Heaven and earth at Trang An Complex
VietNamNet Bridge – I had heard that the Trang An complex was one of most attractive natural beauty sites in Viet Nam, but my recent trip there surpassed all expectations.
Tranquility: Beautiful landscape on the way to Suoi Tien Temple.
When we arrived at the site, about 95 kms south of Ha Noi, we took a boat to Suoi Tien Temple.
The boatwoman, named Nguyen Thi Thuc, told us that usually each boat only carries five people but when there are many travellers she has to row six.
Some of us were so afraid the boat might sink under our collective weight, but Thuc reassured us: "Don’t worry. I have been doing this for 20 years without an accident.” Even so, she handed out orange life vests.
The river ride to Suoi Tien Temple takes an hour. I was impressed by the pure water of Sao Khe River and absence of garbage, giving us a clear view of the fish swimming alongside us and the bottom of the river.
We then rowed through the Nam and Vang caves, and Thuc told us to bend low so as to evoid the overhanging stalactities. The caves were so beautiful that we asked Thuc to row slowly so that we could enjoy them.
But the most impressive was the 250m Thanh Truot Cave.
Asked about the name of the cave, Thuc related its story: Hundreds of years ago, King Dinh Tien Hoang passed by the cave and suddenly fell. His guards were very worried, but he recovered. The locals named the cave Thanh Truot, meaning "King’s Fall".
Passing through the cave we experienced darkness, outlines of stalactities, stones growing from the bottom of the cave. The cool air was heavenly.
The "decor" inside the caves was complemented by the natural beauty of the lime mountains surrounding the river.
Thuc said there are hundreds of valuable herb trees and plants growing in these mountains. Her father often goes there to pick different kinds of herbs to treat ailments such as cough, cold, pains in elderly people’s legs and backs. I asked her about the name of the herbs and she promised to provide them via email.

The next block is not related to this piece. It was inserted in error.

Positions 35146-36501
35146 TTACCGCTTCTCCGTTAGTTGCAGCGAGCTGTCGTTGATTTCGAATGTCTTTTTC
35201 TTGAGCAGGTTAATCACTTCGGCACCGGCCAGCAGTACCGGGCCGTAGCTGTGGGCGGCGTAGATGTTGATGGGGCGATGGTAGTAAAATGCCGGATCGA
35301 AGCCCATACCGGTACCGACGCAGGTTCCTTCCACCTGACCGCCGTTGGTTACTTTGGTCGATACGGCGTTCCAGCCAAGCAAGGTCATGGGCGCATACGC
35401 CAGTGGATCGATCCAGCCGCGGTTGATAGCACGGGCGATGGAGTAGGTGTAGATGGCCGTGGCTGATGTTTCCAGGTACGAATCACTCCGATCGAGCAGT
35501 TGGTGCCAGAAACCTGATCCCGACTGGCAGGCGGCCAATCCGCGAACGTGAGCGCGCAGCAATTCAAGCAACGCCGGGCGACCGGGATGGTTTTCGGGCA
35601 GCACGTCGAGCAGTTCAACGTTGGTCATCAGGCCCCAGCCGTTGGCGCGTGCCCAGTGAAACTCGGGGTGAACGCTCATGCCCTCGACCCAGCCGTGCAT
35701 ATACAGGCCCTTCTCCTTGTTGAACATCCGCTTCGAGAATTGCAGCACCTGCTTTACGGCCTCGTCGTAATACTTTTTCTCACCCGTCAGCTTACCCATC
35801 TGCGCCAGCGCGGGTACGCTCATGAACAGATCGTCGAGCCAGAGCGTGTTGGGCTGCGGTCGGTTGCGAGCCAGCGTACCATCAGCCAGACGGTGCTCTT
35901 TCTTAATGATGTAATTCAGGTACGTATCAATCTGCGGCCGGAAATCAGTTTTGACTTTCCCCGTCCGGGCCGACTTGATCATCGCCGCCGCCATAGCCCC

Thuc also explained why the river water was so clear: each rower is personally responsible for ensuring that no waste is thrown out of the boat and are punished or fined if their passengers disobey the instruction. I was very impressed that workers like Thuc are responsible for protecting the environment.
After an hour, we arrived at the Suoi Tien Temple built in the Dinh Dynasty (924-997) to worship Thanh Quy Minh Dai Vuong, locally known as Thanh (Saint) Cao Son.
Legend has it said that Saint Cao Son was a water nymph dedicated to protecting and bringing peace to the ancient capital Nam Son, now the city of Hoa Lu, during the reign of the 18th Hung King. When he died, a temple was built to worship him.
But the main temple was built by King Dinh Tien Hoang in the 10th century at the Trang An complex of Hoa Lu, the ancient capital. His temple was upgraded by King Tran Thai Tong in the 13th century.
Thuc said a big festival to commemorate the saint is held on the 18th of the third lunar month every year, attended by thousands of pilgrims.
Tong Quang Thinh, deputy chairman of Ninh Binh Province, said the festival aims to educate young people about patriotism and protection. “This is a great occasion to wish for national stability and lucrative harvests and prosperity," he said.
Trang An complex is a World Natural Heritage site and includes Tam Coc-Bich Dong - a series of karst caves and mountain pagodas, the ancient and new Bai Dinh pagodas, and the Hoa Lu ancient capital.
The area, dotted with forests, lime mountains, rivers, lakes and dams, covers 12,252 ha.
Clear water: People on Sao Khe River boats to the Suoi Tien Temple. Photos: Ha Nguyen/VNS
By Ha Nguyen